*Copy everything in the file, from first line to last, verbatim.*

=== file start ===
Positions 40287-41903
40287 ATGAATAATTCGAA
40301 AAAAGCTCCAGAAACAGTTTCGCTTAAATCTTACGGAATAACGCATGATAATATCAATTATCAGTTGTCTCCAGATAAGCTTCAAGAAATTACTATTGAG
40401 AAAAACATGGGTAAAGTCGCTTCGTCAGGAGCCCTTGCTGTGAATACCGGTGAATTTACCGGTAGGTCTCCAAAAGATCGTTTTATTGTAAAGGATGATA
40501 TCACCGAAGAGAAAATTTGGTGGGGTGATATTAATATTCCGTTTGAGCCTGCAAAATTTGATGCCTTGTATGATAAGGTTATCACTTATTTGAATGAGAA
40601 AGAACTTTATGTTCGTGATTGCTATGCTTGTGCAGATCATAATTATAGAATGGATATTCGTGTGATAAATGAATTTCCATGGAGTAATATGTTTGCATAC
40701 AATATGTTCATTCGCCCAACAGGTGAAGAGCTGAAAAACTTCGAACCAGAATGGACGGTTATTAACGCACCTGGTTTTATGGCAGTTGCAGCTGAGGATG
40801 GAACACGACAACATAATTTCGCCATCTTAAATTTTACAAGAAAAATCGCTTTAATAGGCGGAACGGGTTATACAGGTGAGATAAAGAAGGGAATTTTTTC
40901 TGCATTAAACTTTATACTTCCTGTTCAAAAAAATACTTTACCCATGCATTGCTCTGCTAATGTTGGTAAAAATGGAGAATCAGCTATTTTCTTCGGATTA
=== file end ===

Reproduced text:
Positions 40287-41903
40287 ATGAATAATTCGAA
40301 AAAAGCTCCAGAAACAGTTTCGCTTAAATCTTACGGAATAACGCATGATAATATCAATTATCAGTTGTCTCCAGATAAGCTTCAAGAAATTACTATTGAG
40401 AAAAACATGGGTAAAGTCGCTTCGTCAGGAGCCCTTGCTGTGAATACCGGTGAATTTACCGGTAGGTCTCCAAAAGATCGTTTTATTGTAAAGGATGATA
40501 TCACCGAAGAGAAAATTTGGTGGGGTGATATTAATATTCCGTTTGAGCCTGCAAAATTTGATGCCTTGTATGATAAGGTTATCACTTATTTGAATGAGAA
40601 AGAACTTTATGTTCGTGATTGCTATGCTTGTGCAGATCATAATTATAGAATGGATATTCGTGTGATAAATGAATTTCCATGGAGTAATATGTTTGCATAC
40701 AATATGTTCATTCGCCCAACAGGTGAAGAGCTGAAAAACTTCGAACCAGAATGGACGGTTATTAACGCACCTGGTTTTATGGCAGTTGCAGCTGAGGATG
40801 GAACACGACAACATAATTTCGCCATCTTAAATTTTACAAGAAAAATCGCTTTAATAGGCGGAACGGGTTATACAGGTGAGATAAAGAAGGGAATTTTTTC
40901 TGCATTAAACTTTATACTTCCTGTTCAAAAAAATACTTTACCCATGCATTGCTCTGCTAATGTTGGTAAAAATGGAGAATCAGCTATTTTCTTCGGATTA